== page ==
Never been to therapy before? The common beliefs about therapy that you take for granted might not be true. This week, The Savvy Psychologist breaks down the truth behind 8 common myths and misconceptions about therapy.
Today, I'm going to talk about some of the common myths or misconceptions about therapy. Many of these myths have been made popular in the general media, while you may have heard others from friends or family. Either way, I want to dispel these myths and give you the truth!
Myth #1: Therapy is for crazy people
The way that the term crazy can be used by the general public often minimizes and bullies the legitimate experiences of others. Often, when we use this word, it's meant to be hurtful and not as an actual descriptor of behavior.
Let's put it this way: if you went to a medical doctor and said, "I'm in pain," they would ask you a series of questions to determine what's causing your pain because that statement is too general to actually mean anything.
So, when we say crazy, what do we mean? Someone who has been depressed, anxious, lost a parent, seen active combat in war, struggled with substances, experienced burnout, had a miscarriage, gone through a divorce, has low self-esteem, or are unsure of their next steps in life? All of the above and more?
Do you see my point? Therapy is for everyone and by this broad definition we are either all crazy or none of us are.
Myth #2: Therapy is for weak people
Needing help is a natural state of being. While we want to be as independent as possible, we all need support from time to time. This all makes sense—from an evolutionary perspective humans are tribal and we like to function in groups.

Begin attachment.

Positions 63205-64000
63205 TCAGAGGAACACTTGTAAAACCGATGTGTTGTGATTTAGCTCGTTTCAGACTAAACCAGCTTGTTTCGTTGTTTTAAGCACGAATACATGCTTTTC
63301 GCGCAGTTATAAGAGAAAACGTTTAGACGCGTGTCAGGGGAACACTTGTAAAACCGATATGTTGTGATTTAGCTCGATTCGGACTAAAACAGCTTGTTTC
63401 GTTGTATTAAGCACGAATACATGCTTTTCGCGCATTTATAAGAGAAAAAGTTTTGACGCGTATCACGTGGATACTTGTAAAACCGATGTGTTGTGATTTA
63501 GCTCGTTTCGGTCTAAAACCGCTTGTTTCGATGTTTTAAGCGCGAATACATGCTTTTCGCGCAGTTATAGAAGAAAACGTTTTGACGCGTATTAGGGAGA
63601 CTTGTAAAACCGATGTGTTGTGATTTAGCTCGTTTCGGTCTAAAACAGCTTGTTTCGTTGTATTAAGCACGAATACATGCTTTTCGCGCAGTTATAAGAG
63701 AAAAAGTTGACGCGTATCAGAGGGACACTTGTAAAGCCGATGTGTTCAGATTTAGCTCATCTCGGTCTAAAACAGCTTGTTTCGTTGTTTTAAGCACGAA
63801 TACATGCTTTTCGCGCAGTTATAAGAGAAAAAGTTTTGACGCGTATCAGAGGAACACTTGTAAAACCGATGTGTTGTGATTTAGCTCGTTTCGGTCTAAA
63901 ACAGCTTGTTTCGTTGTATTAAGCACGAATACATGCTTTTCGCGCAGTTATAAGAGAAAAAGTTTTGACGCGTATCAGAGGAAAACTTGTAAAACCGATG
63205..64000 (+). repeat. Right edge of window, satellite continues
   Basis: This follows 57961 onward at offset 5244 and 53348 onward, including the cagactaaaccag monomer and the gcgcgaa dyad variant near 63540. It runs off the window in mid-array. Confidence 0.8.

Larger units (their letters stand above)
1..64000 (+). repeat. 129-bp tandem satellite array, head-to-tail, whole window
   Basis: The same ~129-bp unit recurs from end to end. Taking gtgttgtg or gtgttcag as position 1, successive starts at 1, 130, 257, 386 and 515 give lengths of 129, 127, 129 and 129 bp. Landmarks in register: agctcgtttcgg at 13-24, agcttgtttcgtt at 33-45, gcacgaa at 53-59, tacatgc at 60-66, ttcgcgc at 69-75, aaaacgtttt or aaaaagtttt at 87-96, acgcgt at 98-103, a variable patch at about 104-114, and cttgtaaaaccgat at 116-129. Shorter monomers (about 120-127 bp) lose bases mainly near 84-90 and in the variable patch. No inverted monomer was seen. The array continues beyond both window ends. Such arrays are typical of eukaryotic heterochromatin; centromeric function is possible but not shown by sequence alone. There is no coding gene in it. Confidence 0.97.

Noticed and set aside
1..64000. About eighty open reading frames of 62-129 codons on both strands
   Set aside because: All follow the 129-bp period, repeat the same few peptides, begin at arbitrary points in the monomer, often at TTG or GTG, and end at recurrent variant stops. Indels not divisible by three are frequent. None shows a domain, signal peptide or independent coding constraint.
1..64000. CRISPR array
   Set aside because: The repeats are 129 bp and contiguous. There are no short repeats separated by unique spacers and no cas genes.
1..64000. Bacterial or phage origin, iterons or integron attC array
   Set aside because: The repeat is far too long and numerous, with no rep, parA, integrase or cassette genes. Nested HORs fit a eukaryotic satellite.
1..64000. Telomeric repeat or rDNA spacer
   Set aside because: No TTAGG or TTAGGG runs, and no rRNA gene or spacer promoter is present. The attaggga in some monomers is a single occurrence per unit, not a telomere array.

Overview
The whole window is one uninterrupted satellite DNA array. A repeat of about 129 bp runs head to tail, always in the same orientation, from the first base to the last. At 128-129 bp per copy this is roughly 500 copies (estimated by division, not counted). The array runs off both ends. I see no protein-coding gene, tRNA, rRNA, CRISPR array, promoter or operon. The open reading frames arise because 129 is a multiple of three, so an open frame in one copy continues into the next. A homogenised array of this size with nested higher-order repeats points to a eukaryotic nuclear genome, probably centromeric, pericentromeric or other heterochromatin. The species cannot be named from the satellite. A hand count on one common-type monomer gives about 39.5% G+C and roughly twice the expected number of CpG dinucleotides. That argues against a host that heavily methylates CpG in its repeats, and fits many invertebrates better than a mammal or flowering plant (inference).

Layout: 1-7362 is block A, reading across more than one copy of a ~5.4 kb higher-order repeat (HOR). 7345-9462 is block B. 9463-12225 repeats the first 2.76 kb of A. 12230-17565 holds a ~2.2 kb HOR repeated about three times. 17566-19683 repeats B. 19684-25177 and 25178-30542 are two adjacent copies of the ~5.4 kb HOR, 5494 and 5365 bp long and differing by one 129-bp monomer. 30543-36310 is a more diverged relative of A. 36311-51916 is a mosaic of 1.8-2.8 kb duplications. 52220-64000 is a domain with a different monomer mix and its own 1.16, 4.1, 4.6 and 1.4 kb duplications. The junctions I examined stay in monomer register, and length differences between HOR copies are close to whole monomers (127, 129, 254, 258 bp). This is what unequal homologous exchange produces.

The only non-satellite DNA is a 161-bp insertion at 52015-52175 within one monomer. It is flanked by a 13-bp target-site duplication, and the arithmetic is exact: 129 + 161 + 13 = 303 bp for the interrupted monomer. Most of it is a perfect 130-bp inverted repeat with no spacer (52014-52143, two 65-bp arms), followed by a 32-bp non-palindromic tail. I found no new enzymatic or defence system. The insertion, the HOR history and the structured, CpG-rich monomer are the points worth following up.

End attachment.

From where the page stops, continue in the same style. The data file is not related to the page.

You're not weak for going for therapy. You wouldn't call an athlete weak for needing a personal coach to help them improve their performance, so why would you shame a person for needing a therapist to improve their entire life and wellbeing?
In fact, I would say that it takes an incredible amount of strength to be honest with yourself and approach the challenge and personal growth and development.
Myth #3: Therapy is just talking
If you listened to my interview prior to becoming the host of this podcast, you’ll remember my stance on this. In case you missed it, I’ll remind you of my direct quote: "Talking is the instrument by which the intervention is delivered to the patient, like a needle, delivering a life-saving vaccine to someone. The magic isn’t in the poke of the needle, it’s in the content of the syringe and what mechanisms are activated as a result."
Contrary to popular belief, I didn’t go to school for 10 years simply to talk to people. Like any doctor, I wanted to learn how to fill a need in our society. Talking is a tool that I use, the same way a medical doctor might use a stethoscope. If it were only talking, then you could talk to anyone and get the same result and we all know that’s not true. If you hand a scalpel to someone untrained, it’s only capable of cutting. If you hand it to someone trained, it’s capable of saving a life.
Don’t allow anyone to minimize the work you are currently doing or may do with your therapist. It’s valuable, and not "just talking."
Myth #4: Therapy should work in a few sessions
Another common myth I run into is that therapy should be quick. I often tell my new patients that the length of therapy is based on a multitude of factors because the needs of an individual is complex.
If you have a straightforward anxiety disorder without complicating factors and you’re willing to fully engage in the therapeutic interventions necessary for success, then perhaps you can see a significant improvement in a few months.
Most of the time; however, it’s not straightforward. Our issues are just as complex as the world that we live in. We may have strained relationships with our parents, body image issues that we can’t shake, perfectionism that makes it difficult to get through the day, or a chronic medical illness that is also contributing to our mental health condition.